The introduction of the free movement of people accord introduced as part of a series of bilateral treaties between Switzerland and the European Union in 2002 has generally had little effect on Swiss salaries, a study has shown.
Researchers from the University of Geneva, who were commissioned by the State Secretariat for Economic Affairs (SECO) to assess the agreement’s impact, concluded that the effects of immigration were in general “minor” and may only have lowered salaries of employees with a higher education.
The accord on the free movement of people between Switzerland and the EU has been in force for about ten years, allowing Swiss companies to recruit citizens from the EU as well as Liechtenstein, Norway and Iceland. They may migrate to Switzerland for an unlimited time if they have a work contract, and they may also stay in the country for 90 days without a job.
Before the agreement was implemented, there was concern that immigration would impact salaries and working conditions in Switzerland negatively.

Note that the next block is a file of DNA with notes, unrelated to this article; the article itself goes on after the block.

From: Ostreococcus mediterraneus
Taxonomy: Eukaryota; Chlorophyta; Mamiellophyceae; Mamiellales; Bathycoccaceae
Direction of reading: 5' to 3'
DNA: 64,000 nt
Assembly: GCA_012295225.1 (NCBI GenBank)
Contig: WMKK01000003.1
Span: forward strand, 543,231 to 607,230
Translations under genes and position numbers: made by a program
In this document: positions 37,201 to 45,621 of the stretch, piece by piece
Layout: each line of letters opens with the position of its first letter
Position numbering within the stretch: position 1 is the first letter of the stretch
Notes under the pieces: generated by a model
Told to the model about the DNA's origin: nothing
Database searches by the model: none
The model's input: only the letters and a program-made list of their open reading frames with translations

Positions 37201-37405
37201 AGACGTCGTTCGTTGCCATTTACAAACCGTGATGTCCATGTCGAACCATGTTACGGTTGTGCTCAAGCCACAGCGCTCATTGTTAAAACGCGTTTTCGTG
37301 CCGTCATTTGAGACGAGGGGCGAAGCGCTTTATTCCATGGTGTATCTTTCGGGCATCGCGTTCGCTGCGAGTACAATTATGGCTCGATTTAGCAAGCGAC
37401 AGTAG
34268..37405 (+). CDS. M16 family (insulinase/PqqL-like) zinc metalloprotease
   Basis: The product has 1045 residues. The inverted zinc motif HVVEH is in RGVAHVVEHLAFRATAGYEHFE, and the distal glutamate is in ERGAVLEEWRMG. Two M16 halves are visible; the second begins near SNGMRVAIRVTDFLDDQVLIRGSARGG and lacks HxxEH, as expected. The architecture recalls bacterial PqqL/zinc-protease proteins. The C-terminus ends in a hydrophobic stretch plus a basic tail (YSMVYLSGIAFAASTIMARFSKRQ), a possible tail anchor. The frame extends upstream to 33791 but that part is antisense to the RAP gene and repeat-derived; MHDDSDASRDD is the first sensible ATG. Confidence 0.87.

The study is not the first to debunk these claims. “The study complements previous analyses on the subject,” SECO said in a statement. “The majority of studies have found only minor effects on salaries.”
Employees with higher vocational training or a university degree and a medium-length work experience of between six to 25 years would have earned 1.6 per cent more if the percentage of foreigners in the workforce had remained the same since 2004, the researchers found.
People without a degree or vocational training were likely to benefit from the free movement. At the same time unskilled or highly skilled foreigners working in Switzerland ended up with slightly lower salaries because of the agreements, while those with a secondary school qualification generally benefitted.
The agreement came into force in stages from 2002. Since the beginning, the free movement has led to an upsurge in the number of people moving to Switzerland.
In April 2012, the government reintroduced quotas for immigrants from Poland, Hungary, the Czech Republic, Slovenia, Slovakia as well as the three Baltic republics of Lithuania, Latvia and Estonia.
The implementation of this so-called “safeguard clause” may be invoked if immigration increases from the EU too fast. The measures can be extended until 2014 at the latest.
swissinfo.ch and agencies